(For example, to my recollection I have never bought anything from South America or Central America (Mex), Africa, etc. ...)

Do you think the Industry's Supply chains have become to dependent on China for goods?

Visualizing Countries by Their Largest Trading Partner (1960-2020)
https://www.visualcapitalist.com/cp/biggest-trade-partner-of-each-country-1960-2020/

Global Trading Partners in 2020

IMO - I don't think We (The Sailing Industry) are in a healthy place. The Supply-Chain sustainability is not redundant enough to survive.
What it there is a War with China - there you go ... everything stops.

Do any of you purchase out of Ukraine? Obviously the spice is not going to flow.
Brexit, Have any of you experienced non-deliverables or transit snares because of it?

Just trying to understand what You might be experiencing, so that I may be better prepared for the coming future.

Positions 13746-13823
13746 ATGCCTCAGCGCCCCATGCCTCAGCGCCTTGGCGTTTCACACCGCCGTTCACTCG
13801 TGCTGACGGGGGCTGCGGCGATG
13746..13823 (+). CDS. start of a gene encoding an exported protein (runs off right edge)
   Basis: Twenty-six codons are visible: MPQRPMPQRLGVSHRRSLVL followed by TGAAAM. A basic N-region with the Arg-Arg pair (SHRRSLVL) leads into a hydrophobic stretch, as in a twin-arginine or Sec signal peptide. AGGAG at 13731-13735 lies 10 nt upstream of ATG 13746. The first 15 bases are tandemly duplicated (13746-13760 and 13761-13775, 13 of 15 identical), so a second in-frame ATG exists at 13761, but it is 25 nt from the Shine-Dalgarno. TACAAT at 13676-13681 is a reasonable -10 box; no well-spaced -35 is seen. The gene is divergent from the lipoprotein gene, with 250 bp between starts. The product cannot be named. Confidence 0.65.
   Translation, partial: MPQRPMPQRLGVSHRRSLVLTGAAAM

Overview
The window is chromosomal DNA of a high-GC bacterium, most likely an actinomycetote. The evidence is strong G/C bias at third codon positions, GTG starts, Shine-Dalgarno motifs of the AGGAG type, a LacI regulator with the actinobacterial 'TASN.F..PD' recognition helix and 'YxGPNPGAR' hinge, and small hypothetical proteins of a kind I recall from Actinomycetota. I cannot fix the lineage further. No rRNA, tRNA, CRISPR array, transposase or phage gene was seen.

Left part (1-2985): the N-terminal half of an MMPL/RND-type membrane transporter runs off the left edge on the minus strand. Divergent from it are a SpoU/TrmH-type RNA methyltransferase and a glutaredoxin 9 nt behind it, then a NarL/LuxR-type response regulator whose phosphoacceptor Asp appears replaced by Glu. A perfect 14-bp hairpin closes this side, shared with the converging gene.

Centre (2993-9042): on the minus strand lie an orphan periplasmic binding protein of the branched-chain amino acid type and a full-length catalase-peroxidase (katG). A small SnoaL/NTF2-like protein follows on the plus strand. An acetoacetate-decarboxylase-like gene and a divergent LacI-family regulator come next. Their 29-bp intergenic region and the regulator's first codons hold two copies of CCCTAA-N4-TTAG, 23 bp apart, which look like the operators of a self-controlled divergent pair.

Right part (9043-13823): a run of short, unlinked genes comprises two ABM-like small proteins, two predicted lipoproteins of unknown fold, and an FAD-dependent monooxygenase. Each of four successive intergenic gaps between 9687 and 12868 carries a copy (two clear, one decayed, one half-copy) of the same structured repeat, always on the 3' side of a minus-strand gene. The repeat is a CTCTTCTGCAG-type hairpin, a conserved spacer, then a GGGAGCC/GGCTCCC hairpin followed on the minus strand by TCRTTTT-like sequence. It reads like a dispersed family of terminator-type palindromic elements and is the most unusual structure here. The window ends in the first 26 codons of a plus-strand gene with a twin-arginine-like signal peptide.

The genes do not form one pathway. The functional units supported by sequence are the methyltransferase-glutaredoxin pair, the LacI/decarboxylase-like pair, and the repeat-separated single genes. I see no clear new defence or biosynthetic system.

Business wise (and Personally), I can only Stock-Pile so much stuff (inventory). We have gotten so dependent upon JIT (Just -In-Time)
economically to balance the Books, that our inventory systems are vulnerable to Global Trade Shocks.

 
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Alan Crawford

Super Anarchist
1,373
644
Bozeman, Montana
Do you think that the Sailing Industrial Supply-Chain as a whole does not do enough to diversify Sources and Manufacturing?
(For example, to my recollection I have never bought anything from South America or Central America (Mex), Africa, etc. ...)

Do you think the Industry's Supply chains have become to dependent on China for goods?

Visualizing Countries by Their Largest Trading Partner (1960-2020)
https://www.visualcapitalist.com/cp/biggest-trade-partner-of-each-country-1960-2020/

Global Trading Partners in 2020